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‘Tiocfaidh ar la’: Nigel Farage ‘happy to say anything for £100’

The clip also shows the GB News presenter appeared to have been tricked into wishing Gerry Adams a happy birthday

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Nigel Farage

Nigel Farage

Nigel Farage

Nigel Farage has said he is “happy to say anything anybody wants” as long as they pay him £100, after again appearing to have been duped into saying a popular republican slogan in a Cameo video.

The former Ukip leader said the phrase ‘Tiocfaidh ar la’ - which means 'our day will come' in Irish – in a 32-second clip in which he wished a person called ‘Gerard’ a belated happy birthday.

Some suggested it was a reference to ex-Sinn Fein president, Gerry Adams, whose first name is Gerard.

The GB News presenter told MailOnline: “I'm happy to wish Gerry Adams happy birthday, there are many Gerry Adams' out there.

“I'm happy to say anything anybody wants as long as they pay me £100. They can do this 20 or 30 times a day. They are the fools, not me.'

“As far as I'm concerned [Tiocfaidh ar la] was the name of an establishment in Brighton. I haven't been in every bar in Brighton to check.

“I have never spoken a word of Irish in my life and nor shall I ever.”

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The Brexiteer has already been the target of pranksters using the Cameo video-sharing website, which allows fans to pay for personalised video messages from more than 30,000 celebrities on the platform.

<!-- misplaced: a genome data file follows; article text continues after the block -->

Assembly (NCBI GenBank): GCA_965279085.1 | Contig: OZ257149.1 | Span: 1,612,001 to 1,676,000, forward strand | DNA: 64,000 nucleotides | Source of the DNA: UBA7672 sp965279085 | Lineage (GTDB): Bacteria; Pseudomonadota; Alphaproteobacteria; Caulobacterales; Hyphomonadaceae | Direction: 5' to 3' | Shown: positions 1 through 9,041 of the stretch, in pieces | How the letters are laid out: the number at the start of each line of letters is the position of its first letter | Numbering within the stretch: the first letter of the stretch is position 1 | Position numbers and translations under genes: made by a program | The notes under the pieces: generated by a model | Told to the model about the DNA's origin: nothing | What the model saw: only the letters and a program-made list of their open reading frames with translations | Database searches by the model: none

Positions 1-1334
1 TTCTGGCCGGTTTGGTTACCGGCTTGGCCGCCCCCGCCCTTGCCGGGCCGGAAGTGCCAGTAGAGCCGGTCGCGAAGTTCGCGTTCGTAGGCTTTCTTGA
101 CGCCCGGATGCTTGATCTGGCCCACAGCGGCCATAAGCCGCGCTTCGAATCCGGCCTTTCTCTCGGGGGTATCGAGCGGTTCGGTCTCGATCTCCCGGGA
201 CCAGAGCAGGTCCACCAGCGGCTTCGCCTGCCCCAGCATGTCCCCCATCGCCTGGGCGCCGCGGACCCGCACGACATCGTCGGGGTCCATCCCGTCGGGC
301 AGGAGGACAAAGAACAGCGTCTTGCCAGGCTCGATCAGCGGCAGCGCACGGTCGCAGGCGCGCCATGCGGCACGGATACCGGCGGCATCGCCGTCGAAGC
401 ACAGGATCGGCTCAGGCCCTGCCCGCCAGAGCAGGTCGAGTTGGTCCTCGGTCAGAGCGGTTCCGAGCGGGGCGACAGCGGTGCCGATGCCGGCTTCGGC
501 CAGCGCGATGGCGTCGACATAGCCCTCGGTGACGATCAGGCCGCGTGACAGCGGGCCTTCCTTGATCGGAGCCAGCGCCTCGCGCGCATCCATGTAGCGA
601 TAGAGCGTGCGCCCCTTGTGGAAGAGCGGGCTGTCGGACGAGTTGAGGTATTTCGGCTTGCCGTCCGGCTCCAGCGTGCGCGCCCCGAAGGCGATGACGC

Mr Farage has been contacted for comment.

In the latest video, Mr Farage said: “They want to wish you a very happy 71st birthday and they’re looking forward to seeing you and some of the old team back at Tiocfaidh ar la’s in Brighton.

"I’ve had the full story. You were the team leader there for many years… And they hope you are having a very happy retirement. As do I.”

Some even suggested the mention of Brighton may be a reference to the 1984 IRA bombing which targeted the then Prime Minister, Margaret Thatcher, and her Conservative Party colleagues during their party conference.

Earlier this month, Mr Farage told the Belfast Telegraph he had been hoaxed into ending a paid-for birthday greeting with the saying: “Up the RA”.

He said he always rejected unsuitable messages but one can occasionally slip through the net.

In the 25-second recording, Mr Farage said: “This message is for Brian, Brexiteer, and I hope you have a great birthday.

“This comes from your good friend, Aidan. Now, it’s a bit early in the day so all I’ve got actually is coffee but I hope you enjoy a few pints with the lads tonight. Up the ‘RA!”

Mr Farage said later: "It did not occur to me that this particular request was a hoax and any suggestion to the contrary is absurd.”

This latest clip comes after RTE presenter Claire Byrne accused Mr Farage of “not having a clue” about Ireland or Irish history after he claimed the Republic is “governed by the EU”.

During RTE One’s Claire Byrne Live programme on Monday, he questioned why the nation was still part of the EU during his appearance via video link.

Speaking to Ms Byrne about the effects that Brexit has had on Great Britain and Northern Ireland, Mr Farage questioned why the Irish had fought the British for “500 often very bloody, difficult years”.

He added: “What was the point of it if you’re now governed by European commissioners?”

Ms Byrne said she thought viewers would be “entertained” by his remarks and decided to test the former politician’s knowledge of Ireland.

“I want people to see just how much you know about the history and culture on this island,” the presenter said.

The programme then cut to Mr Farage’s ‘Up the ‘RA!’ clip, with Ms Byrne then telling him: "I know that you said sorry and you get £87 and you have every right to do that.

“Come on, don’t try and lecture the Irish people about the culture and history and precarious nature of peace on this island, you haven’t got a clue.”

Mr Farage, however, insisted the Republic would need to have a debate over whether to become independent from the EU or not at some stage in the next few years.

"Do you want to be an independent, democratic nation or governed by foreign bureaucrats? That’s the question that Ireland will ask itself,” he said.


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